Federal Judge David Bunning has ordered Kentucky county clerk Kim Davis to jail for contempt of court for refusing to issue marriage licenses.
Davis has not issued marriage licenses in Rowan County, Kentucky, since the U.S. Supreme Court legalized gay marriage because of her Christian beliefs.
Here’s what you need to know about Bunning:
1. He Was Assigned the Case After Another Judge’s Recusal
Bunning was assigned the Kim Davis case on August 26 after Judge Henry Wilhoit recused himself for unknown reasons, according to court documents.
“David is an honest person,” his mother Mary Bunning, told the Cincinnati Enquirer. “He doesn’t agree with the Supreme Court but has to obey the law.”
2. He Was Appointed to the Federal Court By President George W. Bush
Bunning, who was born in 1966 in Fort Thomas, Kentucky, was appointed to the Eastern District of Kentucky court on September 4, 2001, by President George W. Bush, according to his biography on the Federal Judicial Center website.
He was nominated to fill a seat vacated by William Bertelsman and was confirmed by the U.S. Senate on February 14, 2002.
“He leaves his political views at home,” Mark Guilfoyle, a prominent Democrat and attorney in Northern Kentucky who grew up with Bunning, told the Cincinnati Enquirer. “Any litigant can rest assured that Judge Bunning is going to look at a case with reference to precedent and legal authorities without any preconceived prejudice.”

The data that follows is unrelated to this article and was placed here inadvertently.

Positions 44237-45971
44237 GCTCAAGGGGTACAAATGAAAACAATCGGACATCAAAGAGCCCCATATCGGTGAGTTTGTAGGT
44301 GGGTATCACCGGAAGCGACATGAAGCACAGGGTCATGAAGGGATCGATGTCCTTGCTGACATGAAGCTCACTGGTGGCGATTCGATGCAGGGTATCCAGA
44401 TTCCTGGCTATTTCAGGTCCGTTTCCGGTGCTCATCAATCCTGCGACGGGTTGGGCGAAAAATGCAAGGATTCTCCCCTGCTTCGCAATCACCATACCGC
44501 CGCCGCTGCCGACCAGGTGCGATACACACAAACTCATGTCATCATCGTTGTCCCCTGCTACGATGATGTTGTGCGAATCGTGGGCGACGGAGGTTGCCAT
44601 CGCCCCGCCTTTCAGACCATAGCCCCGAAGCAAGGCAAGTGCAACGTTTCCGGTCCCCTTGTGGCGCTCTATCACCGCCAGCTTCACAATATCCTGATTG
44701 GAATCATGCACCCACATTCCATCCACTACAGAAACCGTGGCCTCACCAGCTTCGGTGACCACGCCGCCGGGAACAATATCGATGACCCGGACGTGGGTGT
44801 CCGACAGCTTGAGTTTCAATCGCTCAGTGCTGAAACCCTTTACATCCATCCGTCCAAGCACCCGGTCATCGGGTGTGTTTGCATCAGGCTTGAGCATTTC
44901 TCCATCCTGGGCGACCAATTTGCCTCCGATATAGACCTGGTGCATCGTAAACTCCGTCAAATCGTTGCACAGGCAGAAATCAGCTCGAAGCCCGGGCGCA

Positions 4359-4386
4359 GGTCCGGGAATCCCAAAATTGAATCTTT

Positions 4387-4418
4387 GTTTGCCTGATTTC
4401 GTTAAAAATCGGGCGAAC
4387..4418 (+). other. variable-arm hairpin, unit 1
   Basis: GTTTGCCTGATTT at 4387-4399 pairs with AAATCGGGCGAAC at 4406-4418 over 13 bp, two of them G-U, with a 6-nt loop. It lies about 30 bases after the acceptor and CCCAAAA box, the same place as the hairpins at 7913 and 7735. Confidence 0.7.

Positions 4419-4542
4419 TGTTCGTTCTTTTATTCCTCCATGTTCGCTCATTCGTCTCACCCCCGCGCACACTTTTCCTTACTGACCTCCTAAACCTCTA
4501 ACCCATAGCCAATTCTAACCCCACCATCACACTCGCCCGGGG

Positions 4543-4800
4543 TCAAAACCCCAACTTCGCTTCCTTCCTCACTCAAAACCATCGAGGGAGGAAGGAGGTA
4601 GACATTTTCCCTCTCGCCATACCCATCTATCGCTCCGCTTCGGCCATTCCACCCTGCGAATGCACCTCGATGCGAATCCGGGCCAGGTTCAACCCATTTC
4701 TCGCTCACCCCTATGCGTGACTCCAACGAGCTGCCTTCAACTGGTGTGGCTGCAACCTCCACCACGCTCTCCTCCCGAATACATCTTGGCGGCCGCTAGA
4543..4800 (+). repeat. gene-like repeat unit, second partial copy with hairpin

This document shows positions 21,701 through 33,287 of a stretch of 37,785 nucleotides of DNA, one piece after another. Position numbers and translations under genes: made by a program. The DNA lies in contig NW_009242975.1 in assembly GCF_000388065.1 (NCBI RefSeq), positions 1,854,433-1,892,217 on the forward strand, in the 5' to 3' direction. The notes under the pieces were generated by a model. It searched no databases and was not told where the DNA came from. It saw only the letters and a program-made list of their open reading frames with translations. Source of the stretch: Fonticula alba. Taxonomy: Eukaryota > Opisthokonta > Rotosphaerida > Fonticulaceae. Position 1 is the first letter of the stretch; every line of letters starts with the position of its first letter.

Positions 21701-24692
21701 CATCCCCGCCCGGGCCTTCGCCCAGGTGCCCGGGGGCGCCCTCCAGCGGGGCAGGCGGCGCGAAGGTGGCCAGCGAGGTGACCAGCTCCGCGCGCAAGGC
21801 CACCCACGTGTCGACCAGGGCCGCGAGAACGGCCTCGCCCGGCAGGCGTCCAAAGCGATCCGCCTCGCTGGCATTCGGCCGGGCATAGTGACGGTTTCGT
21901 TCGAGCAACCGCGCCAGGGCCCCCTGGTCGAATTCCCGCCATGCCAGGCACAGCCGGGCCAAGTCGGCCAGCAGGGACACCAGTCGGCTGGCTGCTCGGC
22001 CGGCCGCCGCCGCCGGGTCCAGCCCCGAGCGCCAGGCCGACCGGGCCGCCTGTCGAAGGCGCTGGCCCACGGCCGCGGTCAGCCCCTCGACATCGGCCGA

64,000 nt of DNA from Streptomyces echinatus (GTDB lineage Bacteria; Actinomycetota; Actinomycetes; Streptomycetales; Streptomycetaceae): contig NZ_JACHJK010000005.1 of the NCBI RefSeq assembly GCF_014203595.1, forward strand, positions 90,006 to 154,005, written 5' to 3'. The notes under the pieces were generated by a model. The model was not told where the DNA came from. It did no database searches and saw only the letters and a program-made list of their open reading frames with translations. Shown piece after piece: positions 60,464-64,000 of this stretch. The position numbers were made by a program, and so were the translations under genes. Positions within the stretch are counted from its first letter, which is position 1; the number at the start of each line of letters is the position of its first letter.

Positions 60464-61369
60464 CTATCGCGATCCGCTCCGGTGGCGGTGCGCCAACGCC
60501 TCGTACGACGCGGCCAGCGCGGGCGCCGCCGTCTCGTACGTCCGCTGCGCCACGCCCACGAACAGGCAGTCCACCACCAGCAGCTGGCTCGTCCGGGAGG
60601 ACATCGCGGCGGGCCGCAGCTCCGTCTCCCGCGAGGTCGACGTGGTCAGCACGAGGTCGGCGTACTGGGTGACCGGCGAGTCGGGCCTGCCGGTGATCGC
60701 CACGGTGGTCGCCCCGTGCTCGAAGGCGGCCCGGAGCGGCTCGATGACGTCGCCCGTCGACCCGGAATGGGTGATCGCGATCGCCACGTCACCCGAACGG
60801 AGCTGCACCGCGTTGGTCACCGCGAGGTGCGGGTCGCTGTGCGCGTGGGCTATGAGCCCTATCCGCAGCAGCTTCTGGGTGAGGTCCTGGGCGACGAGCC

3. He Is the Son of Former Senator & Hall of Fame Pitcher Jim Bunning
Judge David Bunning is the son of Jim Bunning, a former U.S. Senator from Kentucky who is in the Baseball Hall of Fame. Jim Bunning, who won 224 games while pitching in the major leagues from 1955 to 1971, served as a Republican senator from 1999 to 2011.
The elder Bunning also served as the U.S. Representative for Kentucky’s 4th district from 1987 to 1999.
4. He Graduated From the University of Kentucky Law School
Judge Bunning earned his undergraduate degree from the University of Kentucky in 1988 and then graduated from the University of Kentucky Law School in 1991.
5. He Was a Federal Prosecutor Before He Became a Judge
After graduating from the University of Kentucky’s law school, Bunning worked as a law clerk in the U.S. Attorney for the Eastern District of Kentucky’s office. He then became an assistant U.S. attorney in the same office, working as a federal prosecutor from 1991 to 2002, when he was appointed to the bench by President Bush.